Excerpt from An Inventory of Losses by Judith Schalansky , plus links to reviews, author biography & more

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An Inventory of Losses

by Judith Schalansky

An Inventory of Losses by Judith Schalansky X
An Inventory of Losses by Judith Schalansky
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  • First Published:
    Dec 2020, 224 pages

    Nov 2021, 224 pages


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Jamie Chornoby
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In the lee of a swampy depression, a herd of deer browses. As I draw closer, they gallop down to the wood, their white flags flashing. On the edge of the kettle hole a scrap of camouflage material flutters on the frame of a raised hide. Not far off some mossy concrete roof slabs are piled up in front of leafless hedges of bramble, elder and blackthorn. Rusty loops of low-grade steel poke out of the reinforcement holes, now exposed and at the mercy of the weather. Moss as black as algae has taken over the porous blocks. Behind this, sheltered by the sparse undergrowth, a streaky green pond lies quietly in its ice-age hole, a spawning place for frogs and toads, which wait, out of sight, for the signal to procreate. The withered grass has dried to a waxy yellow, bleached by the winter. Only the leaves of the buttercup burst in abundance, spinach-green, from the damp black earth.

I go back to the ditch, follow it until the water disappears underground in a concrete pipe. On the horizon, the bright blades of the wind turbines go round, living machines. I think of the black horsehead pumps I saw as a child, and their sinister stoical thrusting into the depths of the earth. It was the last ice age that formed this region, the lowlands of the Ryck valley, a tongue-shaped basin in a gently undulating moraine landscape, its fields and kettle holes edged with massive boulders worn smooth by sandy debris and glacial water. The deeper layers hold rich resources of crude oil and salt.

A few hundred meters further southwest, grey-barked birches mark out the onward path of the stream. I cut across country until I reach its now slightly broader bed. The narrow unploughed strip meanders between the field and the ditch, barely two meters wide. The carpet of greenery is ripped open in places. The peaty earth shimmers damply, churned up by wild boar. A skylark ascends, warbling, into the sky and its breathless song announces the spring, though it seems far-off, inconceivable even. For the first time the water is audible now too. It flows, gurgling softly, towards a patch of woodland and disappears beneath some hazel bushes. I plunge into the intimate stillness of the wood. Here, sheltered from the penetrating east wind, the ground is still thick with the withered, ash-colored fallen leaves from the previous year. The undergrowth is earthy and grey, all except for the heath pearlwort, green as parsley. And the winter aconites on the point of blossoming into egg-yolk yellow stand erect with their leaves fanned out. As the wood begins to thin out, I discover—among brushwood, pine cones, and deer scat with its blue-black sheen—the shed antlers of a stag. The dark brown bony structure weighs heavy. I run my hand over the pleasantly chapped, leathery hard surface with its knobbly protrusions, and over the smooth tips of the tines. At the bulging ring that was once attached to the pedicle on the stag's skull there are still tufts of hair from the animal, which must have discarded its headgear only recently. The alabaster-white, scabbily rough bone tissue at the rupture point feels sharp as coral. It must have taken some strength to cast off the antlers. The bark of the nearby spruces is streaked with score marks. Milky resin oozes from the wounds like frozen blood. Some trunks have been gnawed bare by the hungry deer.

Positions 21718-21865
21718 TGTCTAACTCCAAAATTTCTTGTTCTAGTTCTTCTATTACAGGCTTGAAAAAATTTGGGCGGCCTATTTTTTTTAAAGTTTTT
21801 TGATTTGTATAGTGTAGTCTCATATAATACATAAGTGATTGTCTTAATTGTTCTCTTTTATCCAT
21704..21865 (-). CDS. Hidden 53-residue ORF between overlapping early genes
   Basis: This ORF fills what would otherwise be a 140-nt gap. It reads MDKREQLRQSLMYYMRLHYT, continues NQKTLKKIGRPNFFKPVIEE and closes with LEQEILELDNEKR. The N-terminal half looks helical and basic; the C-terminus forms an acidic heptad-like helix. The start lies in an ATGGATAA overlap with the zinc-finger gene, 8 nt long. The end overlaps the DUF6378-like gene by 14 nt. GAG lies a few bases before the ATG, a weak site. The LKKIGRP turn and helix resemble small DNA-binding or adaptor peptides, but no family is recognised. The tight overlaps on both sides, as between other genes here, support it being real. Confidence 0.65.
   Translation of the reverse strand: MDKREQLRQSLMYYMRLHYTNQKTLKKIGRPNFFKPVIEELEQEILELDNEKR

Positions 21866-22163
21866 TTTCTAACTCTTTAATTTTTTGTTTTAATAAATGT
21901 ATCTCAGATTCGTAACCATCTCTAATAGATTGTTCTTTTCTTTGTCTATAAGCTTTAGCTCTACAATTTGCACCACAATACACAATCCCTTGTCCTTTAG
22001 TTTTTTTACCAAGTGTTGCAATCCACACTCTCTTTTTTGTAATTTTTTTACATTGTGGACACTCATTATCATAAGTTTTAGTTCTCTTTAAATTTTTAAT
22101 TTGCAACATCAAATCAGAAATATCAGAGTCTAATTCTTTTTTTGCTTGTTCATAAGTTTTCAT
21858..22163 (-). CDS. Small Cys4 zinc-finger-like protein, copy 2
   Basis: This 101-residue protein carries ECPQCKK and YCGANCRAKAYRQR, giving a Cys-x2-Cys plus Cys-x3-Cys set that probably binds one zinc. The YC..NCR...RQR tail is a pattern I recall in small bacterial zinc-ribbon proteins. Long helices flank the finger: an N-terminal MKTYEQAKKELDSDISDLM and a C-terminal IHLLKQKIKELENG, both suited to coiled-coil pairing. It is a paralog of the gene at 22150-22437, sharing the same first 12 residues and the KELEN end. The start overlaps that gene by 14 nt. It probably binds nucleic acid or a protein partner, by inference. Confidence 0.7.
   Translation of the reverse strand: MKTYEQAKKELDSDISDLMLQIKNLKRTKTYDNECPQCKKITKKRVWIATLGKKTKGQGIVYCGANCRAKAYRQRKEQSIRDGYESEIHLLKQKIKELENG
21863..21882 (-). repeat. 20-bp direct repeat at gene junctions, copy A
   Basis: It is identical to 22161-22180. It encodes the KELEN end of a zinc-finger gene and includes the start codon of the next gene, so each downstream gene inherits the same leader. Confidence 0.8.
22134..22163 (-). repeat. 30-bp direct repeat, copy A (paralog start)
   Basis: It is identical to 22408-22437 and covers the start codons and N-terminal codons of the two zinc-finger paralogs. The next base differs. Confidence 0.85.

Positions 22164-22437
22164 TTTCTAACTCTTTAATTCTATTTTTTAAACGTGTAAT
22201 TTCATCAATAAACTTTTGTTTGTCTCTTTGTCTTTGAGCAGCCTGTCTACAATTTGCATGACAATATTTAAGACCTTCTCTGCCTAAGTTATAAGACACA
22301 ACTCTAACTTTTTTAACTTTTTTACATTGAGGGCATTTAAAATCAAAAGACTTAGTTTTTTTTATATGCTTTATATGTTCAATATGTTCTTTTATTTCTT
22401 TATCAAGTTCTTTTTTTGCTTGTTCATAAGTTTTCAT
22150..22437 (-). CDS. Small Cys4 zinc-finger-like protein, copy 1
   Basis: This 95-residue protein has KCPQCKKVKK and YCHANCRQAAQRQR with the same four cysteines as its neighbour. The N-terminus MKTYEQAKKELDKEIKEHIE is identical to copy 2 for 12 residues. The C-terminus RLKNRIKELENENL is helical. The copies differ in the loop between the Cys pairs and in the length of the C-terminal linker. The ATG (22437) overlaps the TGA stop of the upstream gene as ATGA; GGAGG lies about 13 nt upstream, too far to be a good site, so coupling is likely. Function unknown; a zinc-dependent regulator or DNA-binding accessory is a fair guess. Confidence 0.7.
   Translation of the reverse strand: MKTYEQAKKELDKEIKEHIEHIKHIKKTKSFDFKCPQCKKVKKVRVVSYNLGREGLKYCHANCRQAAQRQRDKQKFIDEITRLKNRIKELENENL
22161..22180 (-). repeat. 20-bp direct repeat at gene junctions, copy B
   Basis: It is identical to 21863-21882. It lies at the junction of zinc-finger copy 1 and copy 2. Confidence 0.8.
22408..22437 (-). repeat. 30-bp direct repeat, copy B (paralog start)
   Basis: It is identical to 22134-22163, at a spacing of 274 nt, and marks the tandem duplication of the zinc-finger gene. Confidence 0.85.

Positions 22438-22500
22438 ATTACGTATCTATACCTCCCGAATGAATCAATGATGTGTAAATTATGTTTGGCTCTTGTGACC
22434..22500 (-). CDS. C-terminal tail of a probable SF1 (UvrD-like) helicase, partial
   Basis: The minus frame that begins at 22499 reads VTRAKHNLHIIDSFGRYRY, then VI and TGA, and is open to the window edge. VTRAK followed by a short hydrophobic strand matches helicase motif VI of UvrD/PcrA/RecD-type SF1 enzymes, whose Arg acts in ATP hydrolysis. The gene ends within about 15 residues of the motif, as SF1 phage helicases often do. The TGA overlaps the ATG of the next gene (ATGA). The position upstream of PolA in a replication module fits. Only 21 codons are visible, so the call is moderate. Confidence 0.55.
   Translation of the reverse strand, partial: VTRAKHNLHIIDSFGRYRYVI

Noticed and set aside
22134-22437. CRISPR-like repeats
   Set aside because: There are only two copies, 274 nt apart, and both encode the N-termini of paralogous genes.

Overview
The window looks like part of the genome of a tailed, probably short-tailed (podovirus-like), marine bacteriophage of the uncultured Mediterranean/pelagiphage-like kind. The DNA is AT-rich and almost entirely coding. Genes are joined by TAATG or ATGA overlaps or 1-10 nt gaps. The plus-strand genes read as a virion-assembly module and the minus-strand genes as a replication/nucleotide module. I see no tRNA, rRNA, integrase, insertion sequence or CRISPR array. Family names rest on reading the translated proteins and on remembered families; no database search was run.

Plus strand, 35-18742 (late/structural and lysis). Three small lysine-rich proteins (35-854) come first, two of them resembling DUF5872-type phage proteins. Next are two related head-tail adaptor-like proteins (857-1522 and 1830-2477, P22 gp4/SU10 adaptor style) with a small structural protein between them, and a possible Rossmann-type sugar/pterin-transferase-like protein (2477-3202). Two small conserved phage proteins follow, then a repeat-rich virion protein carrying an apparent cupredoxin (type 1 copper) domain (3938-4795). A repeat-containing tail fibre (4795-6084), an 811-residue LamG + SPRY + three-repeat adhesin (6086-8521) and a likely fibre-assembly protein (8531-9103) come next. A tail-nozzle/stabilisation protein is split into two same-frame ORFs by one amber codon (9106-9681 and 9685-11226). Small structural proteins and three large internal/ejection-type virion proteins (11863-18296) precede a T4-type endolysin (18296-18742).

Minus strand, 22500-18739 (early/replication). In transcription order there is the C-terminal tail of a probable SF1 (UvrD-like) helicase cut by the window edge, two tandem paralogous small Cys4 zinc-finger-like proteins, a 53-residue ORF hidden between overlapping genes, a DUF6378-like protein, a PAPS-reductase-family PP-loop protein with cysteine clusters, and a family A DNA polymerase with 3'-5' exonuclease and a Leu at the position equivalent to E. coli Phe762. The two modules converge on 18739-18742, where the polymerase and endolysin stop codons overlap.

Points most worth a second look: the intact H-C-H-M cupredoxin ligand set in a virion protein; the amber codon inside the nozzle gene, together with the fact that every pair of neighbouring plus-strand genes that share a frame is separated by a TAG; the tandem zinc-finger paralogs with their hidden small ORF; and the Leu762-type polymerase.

A gust of wind rustles the treetops, the sky brightens, and for a moment the pale disc of the sun glows through the wall of cloud. It casts no shadows, but immediately there is a buzz of activity in the air, and the birds grow louder: the mechanical chatter of the magpies, the unflagging song of the chaffinches, the tuneful warble of the blackbirds and the melancholy sing-song of the robins.

As I emerge from the wood, a carrion crow takes flight, sails, cawing, over the field speckled green with winter barley, swoops down time and again without interrupting its hoarse call. The landscape looks different, peaceful, tidy. A perfectly straight clay footpath lined with leafless willows follows the ditch as far as the next hamlet. Schnapps bottles from obsolete brands lie in the water. Arching out left of the footpath from the withered undergrowth are reddish grey bramble stems. Birds' nests are perched in the bare hedges. And beneath a hawthorn bush lie dozens of chalky-pale, shattered snails' shells and the stones where blackbirds and thrushes have smashed the armor-plating to extract the soft flesh. The mud churned up by tractor tyres and softened by rain and meltwater yields underfoot with every step I take. The puddles have taken on the color of their surroundings. It is the umber of wet clay and the murky swamp, a uniform waxy hue with little in the way of contrast, save for the spring-green tinged branches of pussy willow quivering with silvery young catkins in the frosty air. Their silky fur has only just unpeeled itself from the sticky buds.

Excerpted from An Inventory of Losses, copyright © 2018 by Judith Schalansky, translation copyright © 2019 by Jackie Smith. First published as Verzeichnis einiger Verluste by Suhrkamp Verlag, Berlin. Reprinted by permission of New Directions Publishing Corp.

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